“About the funding of Navicent, some people say the county shouldn’t. How do you feel about that?”
TRT 2:26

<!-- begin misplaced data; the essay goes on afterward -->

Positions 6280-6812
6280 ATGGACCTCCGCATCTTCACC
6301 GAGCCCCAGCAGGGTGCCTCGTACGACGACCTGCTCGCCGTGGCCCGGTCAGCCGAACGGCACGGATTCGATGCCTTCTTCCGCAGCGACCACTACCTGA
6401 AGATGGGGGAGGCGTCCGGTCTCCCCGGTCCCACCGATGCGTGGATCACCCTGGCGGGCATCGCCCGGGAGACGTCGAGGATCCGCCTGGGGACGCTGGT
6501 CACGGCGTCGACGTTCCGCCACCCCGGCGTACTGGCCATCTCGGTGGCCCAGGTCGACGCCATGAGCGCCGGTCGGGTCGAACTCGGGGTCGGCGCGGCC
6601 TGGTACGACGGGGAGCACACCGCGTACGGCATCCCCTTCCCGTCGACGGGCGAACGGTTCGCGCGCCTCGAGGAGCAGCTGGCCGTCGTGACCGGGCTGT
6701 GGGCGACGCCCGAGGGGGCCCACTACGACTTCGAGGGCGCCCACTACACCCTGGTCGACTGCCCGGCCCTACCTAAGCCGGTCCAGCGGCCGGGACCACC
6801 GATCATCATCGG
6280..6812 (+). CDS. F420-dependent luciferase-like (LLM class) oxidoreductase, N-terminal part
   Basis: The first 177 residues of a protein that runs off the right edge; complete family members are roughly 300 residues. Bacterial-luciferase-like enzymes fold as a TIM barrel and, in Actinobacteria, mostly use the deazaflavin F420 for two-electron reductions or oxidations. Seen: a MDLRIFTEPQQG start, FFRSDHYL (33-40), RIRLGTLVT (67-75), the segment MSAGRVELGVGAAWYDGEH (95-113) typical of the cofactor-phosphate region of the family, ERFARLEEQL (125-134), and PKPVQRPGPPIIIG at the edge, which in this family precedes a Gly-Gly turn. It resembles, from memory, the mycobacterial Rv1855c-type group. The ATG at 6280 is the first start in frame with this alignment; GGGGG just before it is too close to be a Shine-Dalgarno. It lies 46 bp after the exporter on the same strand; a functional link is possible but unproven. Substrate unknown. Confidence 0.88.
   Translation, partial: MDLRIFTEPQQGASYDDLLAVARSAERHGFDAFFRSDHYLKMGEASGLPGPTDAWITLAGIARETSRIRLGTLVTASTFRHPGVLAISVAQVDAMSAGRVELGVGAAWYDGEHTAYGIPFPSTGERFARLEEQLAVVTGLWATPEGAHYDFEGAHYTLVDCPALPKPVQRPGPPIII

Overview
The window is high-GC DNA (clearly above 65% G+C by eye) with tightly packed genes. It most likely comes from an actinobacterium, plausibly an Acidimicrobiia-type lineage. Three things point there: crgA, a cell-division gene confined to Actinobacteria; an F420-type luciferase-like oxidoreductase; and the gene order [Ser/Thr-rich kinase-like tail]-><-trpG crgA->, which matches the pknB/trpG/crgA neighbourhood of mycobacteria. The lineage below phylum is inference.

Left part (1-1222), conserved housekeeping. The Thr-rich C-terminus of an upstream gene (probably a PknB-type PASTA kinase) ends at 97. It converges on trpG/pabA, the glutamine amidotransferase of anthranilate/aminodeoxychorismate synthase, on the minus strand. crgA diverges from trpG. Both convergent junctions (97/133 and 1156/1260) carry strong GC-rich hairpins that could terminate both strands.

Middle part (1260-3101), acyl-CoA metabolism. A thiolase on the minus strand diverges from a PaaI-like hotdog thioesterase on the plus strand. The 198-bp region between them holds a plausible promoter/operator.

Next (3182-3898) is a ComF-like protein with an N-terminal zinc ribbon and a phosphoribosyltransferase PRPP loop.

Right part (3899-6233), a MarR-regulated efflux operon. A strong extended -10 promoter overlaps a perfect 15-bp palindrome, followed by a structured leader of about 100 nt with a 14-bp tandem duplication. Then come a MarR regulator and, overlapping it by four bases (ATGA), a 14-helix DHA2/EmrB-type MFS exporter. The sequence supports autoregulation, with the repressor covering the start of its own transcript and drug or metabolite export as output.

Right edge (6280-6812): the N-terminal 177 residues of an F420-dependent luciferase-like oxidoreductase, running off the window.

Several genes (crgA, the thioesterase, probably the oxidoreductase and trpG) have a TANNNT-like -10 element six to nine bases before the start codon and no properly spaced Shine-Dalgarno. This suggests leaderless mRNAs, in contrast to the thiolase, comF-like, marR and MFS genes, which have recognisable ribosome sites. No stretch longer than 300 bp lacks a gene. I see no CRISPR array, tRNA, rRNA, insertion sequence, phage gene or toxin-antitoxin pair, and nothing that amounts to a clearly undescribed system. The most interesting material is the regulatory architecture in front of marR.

Well, we had a forum at Navicent already with several of the mayoral candidates and I, specifically told Navicent that I could not forsee, at least during my initial time as mayor, that I would give Navicent any money. We have to get our house in order first and get financially stable first. You know, the person that lives out in Lizella, who’s worked a full day at work and they go home and sit back on the couch, watch Andy Griffith and that’s exact same plot I gave them, they don’t understand that Navicent may have these millions of dollars of retained earnings with what they do for the community. And you can’t educate them when we’re getting a three mil tax increase here every day. So until we get out of the kitchen, as far as that’s concerned, and able to lower taxes and buy better services, we’re not gonna be able to give the Navicent some money. Navicent has foundation. It does wonderful things for our community and perhaps we can give some money to Navicent that’s used for purposes that Bibb County needs to provide, like the homelessness situation. So it’s an indirect way we could, we could fund some money for Navicent so they can actually let the state know that Hey, they are supported by us. They do provide money for us. But you can’t do that when you get a 3 million tax increase every year. And I certainly haven’t promised Navicent anything. I was the only candidate there at that forum that said, I would not give you any money. And I think they respect me for that because the mayor wanted to give money and the county commission said no. So you have to have people that are going to work with you. And that, that’s one thing I will say, and I know we’ve gone over our time, but as mayor, I want to have five to six people that are going to be working with me. It’s not going to be a situation where I have to worry about doing a veto or having somebody to overriding a veto because we’re gonna work together. There are people that are running out there that I think have the same vision and the same mindset that I have. And I think you’re going to see a new day with people working together. Uh, you’re not gonna see a divided County commission like you’ve had with this mayor for the last term at least. Uh, but people doing political posture, and I think you’re going to have five or six going to work together and hopefully the other two or three, are going to come on board and have a lot more input there.